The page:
Neither the Court of Appeals nor respondents have identified anything in the legislative history suggesting that § 10 was created for the especial benefit of a particular class. On the contrary, the legislative history supports the view that
[ 451 U.S. Page 295]
the Act was designed to benefit the public at large by empowering the Federal Government to exercise its authority over interstate commerce with respect to obstructions on navigable rivers caused by bridges and similar structures. In part, the Act was passed in response to this Court's decision in Willamette Iron Bridge Co. v. Hatch, 125 U.S. 1 (1888). There the Court held that there was no federal common law "which prohibits obstructions and nuisances in navigable rivers." Id., at 8. Although Willamette involved private parties, the clear implication of the Court's opinion was that in the absence of specific legislation no party, including the Federal Government, would be empowered to take any action under federal law with respect to such obstructions. The Act was intended to enable the Secretary of War to take such action.*fn6 See 21 Cong. Rec. 8603, 8605, and 8607 (1890); see also United States v. Pennsylvania Industrial Chemical Corp., 411 U.S. 655, 663-664 (1973); United States v. Standard Oil Co., 384 U.S. 224, 227-229 (1966); United States v. Republic Steel Corp., 362 U.S. 482, 485-488, 499-500 (1960). Congress was not concerned with the rights of individuals.
It is not surprising, therefore, that there is no "indication of legislative intent, explicit or implicit, either to create such a remedy or to deny one." Cort v. Ash, 422 U.S., at 78, 82-84;
[ 451 U.S. Page 296]
As recently emphasized, the focus of the inquiry is on whether Congress intended to create a remedy. Universities Research Assn., Inc. v. Coutu, 450 U.S., at 771-772; Transamerica Mortgage Advisors, Inc. v. Lewis, 444 U.S., at 23-24; Touche Ross & Co. v. Redington, supra, at 575-576. The federal judiciary will not engraft a remedy on a statute, no matter how salutary, that Congress did not intend to provide. Here consideration of the first two Cort factors is dispositive. The language of the statute and its legislative history do not suggest that the Act was intended to create federal rights for the
[ 451 U.S. Page 298]
especial benefit of a class of persons but rather that it was intended to benefit the public at large through a general regulatory scheme to be administered by the then Secretary of War. Nor is there any evidence that Congress anticipated that there would be a private remedy. This being the case, it is unnecessary to inquire further to determine whether the purpose of the statute would be advanced by the judicial implication of a private action or whether such a remedy is within the federal domain of interest. These factors are only of relevance if the first two factors give indication of congressional intent to create the remedy. Touche Ross & Co. v. Redington, supra, at 574-576. There being no such indication, the judgment of the Court of Appeals must be reversed.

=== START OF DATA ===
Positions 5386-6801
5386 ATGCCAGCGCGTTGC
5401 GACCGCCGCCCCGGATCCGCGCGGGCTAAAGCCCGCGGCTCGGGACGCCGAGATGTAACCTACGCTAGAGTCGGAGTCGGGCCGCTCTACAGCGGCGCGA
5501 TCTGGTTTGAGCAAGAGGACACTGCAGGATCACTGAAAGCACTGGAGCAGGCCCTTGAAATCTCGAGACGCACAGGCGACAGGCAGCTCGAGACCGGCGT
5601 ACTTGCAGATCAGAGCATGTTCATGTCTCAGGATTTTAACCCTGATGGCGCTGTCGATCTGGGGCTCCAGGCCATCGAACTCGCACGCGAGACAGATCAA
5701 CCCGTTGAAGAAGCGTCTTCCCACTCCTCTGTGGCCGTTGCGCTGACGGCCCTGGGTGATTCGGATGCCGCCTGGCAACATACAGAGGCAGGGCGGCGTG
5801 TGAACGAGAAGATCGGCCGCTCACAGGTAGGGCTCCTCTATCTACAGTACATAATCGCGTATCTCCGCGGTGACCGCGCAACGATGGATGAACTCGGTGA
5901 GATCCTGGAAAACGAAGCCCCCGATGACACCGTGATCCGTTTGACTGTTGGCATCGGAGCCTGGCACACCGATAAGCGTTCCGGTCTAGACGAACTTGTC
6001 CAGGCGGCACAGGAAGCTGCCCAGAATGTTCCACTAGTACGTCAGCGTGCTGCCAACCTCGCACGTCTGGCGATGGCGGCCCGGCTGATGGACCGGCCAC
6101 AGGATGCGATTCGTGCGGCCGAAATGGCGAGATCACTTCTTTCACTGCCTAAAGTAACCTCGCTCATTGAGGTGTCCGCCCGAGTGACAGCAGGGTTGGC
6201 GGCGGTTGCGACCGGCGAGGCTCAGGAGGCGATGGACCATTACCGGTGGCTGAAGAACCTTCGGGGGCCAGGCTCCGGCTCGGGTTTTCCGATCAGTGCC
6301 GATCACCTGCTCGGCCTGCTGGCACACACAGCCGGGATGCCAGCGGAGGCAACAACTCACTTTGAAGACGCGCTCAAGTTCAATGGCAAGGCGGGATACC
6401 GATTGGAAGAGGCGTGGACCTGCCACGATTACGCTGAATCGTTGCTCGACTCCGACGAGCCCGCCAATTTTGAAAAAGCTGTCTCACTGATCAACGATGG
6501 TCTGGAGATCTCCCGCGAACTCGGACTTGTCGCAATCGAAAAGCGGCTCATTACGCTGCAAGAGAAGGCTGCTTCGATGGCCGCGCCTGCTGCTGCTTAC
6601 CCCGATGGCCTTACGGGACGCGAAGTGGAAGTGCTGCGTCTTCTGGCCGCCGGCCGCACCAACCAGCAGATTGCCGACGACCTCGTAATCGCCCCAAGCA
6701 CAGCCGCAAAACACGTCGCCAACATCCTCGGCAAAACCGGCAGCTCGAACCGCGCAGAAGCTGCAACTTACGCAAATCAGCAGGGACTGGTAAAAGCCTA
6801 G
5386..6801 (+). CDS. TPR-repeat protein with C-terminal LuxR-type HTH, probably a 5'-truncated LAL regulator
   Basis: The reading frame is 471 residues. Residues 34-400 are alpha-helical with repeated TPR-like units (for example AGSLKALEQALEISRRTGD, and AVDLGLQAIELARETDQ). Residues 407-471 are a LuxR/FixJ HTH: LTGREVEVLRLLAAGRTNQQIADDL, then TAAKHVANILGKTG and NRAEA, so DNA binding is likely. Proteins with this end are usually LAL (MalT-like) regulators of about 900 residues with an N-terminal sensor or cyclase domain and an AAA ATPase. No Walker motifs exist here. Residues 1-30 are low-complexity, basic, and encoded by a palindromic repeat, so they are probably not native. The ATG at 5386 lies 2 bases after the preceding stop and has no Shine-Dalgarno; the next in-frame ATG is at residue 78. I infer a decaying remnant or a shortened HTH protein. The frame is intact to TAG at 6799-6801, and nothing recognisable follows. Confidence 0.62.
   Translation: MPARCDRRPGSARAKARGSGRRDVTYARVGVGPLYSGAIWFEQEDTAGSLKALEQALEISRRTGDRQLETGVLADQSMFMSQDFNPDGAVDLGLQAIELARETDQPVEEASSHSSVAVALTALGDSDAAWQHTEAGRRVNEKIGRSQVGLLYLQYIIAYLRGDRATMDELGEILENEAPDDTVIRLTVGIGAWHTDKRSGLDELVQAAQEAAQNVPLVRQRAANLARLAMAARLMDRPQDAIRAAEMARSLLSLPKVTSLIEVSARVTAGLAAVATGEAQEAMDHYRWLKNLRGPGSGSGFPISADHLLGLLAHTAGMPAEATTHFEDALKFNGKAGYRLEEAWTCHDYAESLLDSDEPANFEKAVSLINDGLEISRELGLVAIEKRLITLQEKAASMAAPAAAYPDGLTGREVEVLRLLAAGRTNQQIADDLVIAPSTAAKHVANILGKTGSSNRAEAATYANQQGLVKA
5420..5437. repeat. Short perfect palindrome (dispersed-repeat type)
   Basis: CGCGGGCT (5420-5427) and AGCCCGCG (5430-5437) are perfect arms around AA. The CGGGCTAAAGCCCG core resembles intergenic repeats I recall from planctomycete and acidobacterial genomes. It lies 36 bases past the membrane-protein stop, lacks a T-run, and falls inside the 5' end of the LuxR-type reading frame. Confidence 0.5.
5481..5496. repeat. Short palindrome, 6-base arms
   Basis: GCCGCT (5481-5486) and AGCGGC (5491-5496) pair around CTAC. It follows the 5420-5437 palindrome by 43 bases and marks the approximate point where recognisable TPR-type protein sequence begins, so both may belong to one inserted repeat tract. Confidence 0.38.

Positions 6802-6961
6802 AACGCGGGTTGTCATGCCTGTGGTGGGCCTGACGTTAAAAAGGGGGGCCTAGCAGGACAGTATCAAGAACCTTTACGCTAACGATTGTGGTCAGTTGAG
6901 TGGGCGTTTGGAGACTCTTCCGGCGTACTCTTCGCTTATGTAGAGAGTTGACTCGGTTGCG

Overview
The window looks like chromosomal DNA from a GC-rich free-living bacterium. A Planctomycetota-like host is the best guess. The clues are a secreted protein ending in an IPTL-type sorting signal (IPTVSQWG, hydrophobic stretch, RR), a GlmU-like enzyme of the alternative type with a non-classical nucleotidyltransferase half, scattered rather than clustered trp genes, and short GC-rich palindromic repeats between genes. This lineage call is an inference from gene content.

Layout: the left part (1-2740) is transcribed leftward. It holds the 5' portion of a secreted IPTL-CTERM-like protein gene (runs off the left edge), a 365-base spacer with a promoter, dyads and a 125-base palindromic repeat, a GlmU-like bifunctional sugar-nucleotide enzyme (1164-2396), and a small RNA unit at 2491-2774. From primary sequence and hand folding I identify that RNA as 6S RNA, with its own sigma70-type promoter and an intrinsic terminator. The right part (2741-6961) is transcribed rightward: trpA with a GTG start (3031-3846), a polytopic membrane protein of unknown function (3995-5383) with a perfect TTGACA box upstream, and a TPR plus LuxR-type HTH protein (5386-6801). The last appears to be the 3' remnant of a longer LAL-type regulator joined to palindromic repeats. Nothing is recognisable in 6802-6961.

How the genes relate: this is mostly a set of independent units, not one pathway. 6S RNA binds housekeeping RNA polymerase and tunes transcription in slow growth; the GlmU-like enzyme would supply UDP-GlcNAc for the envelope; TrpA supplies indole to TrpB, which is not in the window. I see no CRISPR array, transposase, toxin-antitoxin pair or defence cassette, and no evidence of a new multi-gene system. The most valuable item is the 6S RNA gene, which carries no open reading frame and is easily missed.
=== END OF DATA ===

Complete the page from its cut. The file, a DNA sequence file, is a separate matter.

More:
Petitioner the State of California urges that we reach the merits of these cases -- whether permits are required for the state water allocation projects -- regardless of our disposition of the private-cause-of-action issue. This we decline to do. Our ruling that there is no private cause of action permitting respondents to commence this action disposes of the cases: we cannot consider the merits of a claim which Congress has not authorized respondents to raise.
The judgment of the Court of Appeals is accordingly reversed, and the cases are remanded for proceedings consistent with this opinion.
It is so ordered.
610 F.2d 581, reversed and remanded.
JUSTICE STEVENS, concurring.
In 1888 this Court reversed a decree enjoining the construction of a bridge over a navigable river. Willamette Iron Bridge Co. v. Hatch, 125 U.S. 1. The Court's opinion in that case did not question the right of the private parties to seek relief in a federal court; rather, the Court held that no federal rule of law prohibited the obstruction of the navigable waterway.*fn1
[ 451 U.S. Page 299]
Congress responded to the Willamette case in the Rivers and Harbors Act of 1890 by creating a federal prohibition of such obstructions absent a permit from the Secretary of War. 26 Stat. 426, 454. At the time the statute was enacted, I believe the lawyers in Congress simply assumed that private parties in a position comparable to that of the litigants in the Willamette case would have a remedy for any injury suffered by reason of a violation of the new federal statute.*fn2 For at that time the implication of private causes
[ 451 U.S. Page 300]